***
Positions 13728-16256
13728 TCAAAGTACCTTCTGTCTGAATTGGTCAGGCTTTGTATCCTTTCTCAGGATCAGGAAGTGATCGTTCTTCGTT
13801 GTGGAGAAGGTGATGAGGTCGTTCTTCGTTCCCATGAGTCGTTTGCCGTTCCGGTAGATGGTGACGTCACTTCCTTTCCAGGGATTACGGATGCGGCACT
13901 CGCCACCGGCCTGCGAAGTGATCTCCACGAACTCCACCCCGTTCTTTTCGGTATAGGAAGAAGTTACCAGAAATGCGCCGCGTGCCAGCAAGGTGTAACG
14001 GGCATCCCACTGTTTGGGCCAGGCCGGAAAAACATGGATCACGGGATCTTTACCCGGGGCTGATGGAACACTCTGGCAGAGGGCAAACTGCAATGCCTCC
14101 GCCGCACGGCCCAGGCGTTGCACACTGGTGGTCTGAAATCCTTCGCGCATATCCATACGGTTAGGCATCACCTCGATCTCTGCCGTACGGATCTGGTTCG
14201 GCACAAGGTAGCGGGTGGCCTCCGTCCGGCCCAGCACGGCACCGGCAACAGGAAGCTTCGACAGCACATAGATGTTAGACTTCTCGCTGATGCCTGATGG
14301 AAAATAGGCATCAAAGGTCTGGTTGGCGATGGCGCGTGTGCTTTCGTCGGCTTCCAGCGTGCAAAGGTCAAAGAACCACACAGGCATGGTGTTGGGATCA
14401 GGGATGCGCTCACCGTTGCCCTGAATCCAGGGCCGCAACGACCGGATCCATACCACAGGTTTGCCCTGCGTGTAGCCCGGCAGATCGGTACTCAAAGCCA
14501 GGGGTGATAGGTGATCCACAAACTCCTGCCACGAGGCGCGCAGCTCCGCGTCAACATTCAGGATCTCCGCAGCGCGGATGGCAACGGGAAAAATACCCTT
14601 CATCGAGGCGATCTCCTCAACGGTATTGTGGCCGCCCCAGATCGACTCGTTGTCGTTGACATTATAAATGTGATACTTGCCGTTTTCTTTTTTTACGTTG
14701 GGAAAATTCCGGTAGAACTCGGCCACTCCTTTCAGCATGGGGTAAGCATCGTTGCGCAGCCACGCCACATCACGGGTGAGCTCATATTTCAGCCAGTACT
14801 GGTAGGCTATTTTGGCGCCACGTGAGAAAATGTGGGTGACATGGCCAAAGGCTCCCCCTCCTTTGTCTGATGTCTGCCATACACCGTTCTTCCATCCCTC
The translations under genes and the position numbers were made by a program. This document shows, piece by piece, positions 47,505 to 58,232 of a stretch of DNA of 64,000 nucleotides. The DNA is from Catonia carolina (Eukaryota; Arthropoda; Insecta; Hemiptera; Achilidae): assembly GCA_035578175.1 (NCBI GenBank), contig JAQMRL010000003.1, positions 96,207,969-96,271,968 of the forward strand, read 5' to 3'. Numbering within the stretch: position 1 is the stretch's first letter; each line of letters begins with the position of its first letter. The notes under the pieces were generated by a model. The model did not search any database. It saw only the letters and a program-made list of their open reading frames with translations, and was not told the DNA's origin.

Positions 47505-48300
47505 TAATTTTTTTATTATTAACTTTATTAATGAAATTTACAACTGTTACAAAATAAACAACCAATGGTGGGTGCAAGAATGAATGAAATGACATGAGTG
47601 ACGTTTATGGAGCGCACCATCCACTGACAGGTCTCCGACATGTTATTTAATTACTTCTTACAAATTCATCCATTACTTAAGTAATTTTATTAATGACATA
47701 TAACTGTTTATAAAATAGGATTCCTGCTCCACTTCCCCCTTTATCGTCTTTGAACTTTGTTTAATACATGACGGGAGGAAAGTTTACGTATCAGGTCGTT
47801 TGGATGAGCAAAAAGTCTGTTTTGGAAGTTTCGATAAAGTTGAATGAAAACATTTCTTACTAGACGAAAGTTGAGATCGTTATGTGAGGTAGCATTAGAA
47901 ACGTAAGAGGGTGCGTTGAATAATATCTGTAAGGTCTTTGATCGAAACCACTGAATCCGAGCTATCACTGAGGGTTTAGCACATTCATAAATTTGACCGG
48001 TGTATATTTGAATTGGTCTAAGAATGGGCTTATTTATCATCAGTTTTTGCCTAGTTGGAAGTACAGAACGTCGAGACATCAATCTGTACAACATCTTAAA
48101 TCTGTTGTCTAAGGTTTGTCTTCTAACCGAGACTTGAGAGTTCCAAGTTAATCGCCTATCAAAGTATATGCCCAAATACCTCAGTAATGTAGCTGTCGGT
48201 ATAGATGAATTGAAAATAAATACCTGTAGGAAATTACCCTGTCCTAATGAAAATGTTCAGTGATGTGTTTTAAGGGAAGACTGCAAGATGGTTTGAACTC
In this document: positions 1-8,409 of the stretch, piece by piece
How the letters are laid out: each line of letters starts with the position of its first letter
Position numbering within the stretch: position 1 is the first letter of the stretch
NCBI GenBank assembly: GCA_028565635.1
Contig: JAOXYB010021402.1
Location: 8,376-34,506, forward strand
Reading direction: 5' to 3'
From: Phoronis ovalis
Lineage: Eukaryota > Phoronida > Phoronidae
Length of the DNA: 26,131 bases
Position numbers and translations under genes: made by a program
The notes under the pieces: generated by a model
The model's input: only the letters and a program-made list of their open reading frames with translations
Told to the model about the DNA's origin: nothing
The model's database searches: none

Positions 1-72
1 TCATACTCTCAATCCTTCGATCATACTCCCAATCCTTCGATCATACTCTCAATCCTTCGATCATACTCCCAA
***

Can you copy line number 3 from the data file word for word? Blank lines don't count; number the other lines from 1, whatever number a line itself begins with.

13801 GTGGAGAAGGTGATGAGGTCGTTCTTCGTTCCCATGAGTCGTTTGCCGTTCCGGTAGATGGTGACGTCACTTCCTTTCCAGGGATTACGGATGCGGCACT